The watches are equipped with refurbished ETA movements acquired from old stocks, which explains why the finishings sometimes vary. For ancillary elements, such as straps and packaging, the company has partnered “with start-ups that play an active role in ecological transition,” Mr. Freudiger said.
Vegea, an Italian company that uses the waste of wine residue post vinification to create vegan textiles, supplies the straps. And the Magical Mushroom Company, based in Britain, supplies the compostable packaging, which is made from mycelium combined with agricultural waste like hemp, cork and sawdust.
“In 45 days, you put it in your garden and it disappears,” Mr. Freudiger said.
By the end of this year, ID expects to introduce a line of compostable plant-based straps made by the London start-up Biophilica. Mira Nameth, Biophilica’s founder, said she hadn’t considered working with watches until Mr. Depéry contacted her last year on Instagram.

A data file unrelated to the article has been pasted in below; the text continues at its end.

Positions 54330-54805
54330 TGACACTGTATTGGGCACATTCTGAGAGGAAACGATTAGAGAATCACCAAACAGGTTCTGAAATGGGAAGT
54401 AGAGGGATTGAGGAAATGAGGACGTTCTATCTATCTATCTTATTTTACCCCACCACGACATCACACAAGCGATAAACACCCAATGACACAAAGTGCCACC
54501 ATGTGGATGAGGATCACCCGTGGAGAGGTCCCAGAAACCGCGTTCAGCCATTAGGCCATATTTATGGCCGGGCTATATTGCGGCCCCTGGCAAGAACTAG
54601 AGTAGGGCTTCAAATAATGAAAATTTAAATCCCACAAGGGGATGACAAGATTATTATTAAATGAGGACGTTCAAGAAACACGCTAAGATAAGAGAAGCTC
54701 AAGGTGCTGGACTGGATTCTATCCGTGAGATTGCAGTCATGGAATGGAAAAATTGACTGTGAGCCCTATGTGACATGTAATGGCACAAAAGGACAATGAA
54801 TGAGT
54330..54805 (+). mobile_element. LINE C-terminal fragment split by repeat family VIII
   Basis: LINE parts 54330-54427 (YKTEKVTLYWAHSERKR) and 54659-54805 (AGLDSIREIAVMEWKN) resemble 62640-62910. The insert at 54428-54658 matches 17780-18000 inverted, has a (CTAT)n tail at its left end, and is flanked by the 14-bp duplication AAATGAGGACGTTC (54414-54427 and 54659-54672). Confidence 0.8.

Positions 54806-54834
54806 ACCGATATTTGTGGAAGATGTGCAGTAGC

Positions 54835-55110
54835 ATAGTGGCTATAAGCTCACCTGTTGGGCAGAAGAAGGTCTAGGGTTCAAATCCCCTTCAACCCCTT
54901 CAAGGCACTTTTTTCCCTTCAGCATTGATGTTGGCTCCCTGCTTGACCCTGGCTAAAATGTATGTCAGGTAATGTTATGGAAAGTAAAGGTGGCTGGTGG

“At that point, we were thinking about the leather goods market: shoes, wallets, bags, belts,” Ms. Nameth said. “But when they got in touch with us, it struck us that there probably aren’t that many sustainable options in the watch strap market.”
The brand’s commitment to circularity also includes a program in which customers can exchange “circular coins” — each watch purchase comes with one coin — for a discount on services or modular replacements, such as new straps or dials. (A strap exchange, for example, requires two coins.)
“The idea is to incentivize our community” to extend the life cycle of their watches, Mr. Freudiger said. “We don’t want to encourage consumerism, so will focus on the maintenance and modularity of the watch.”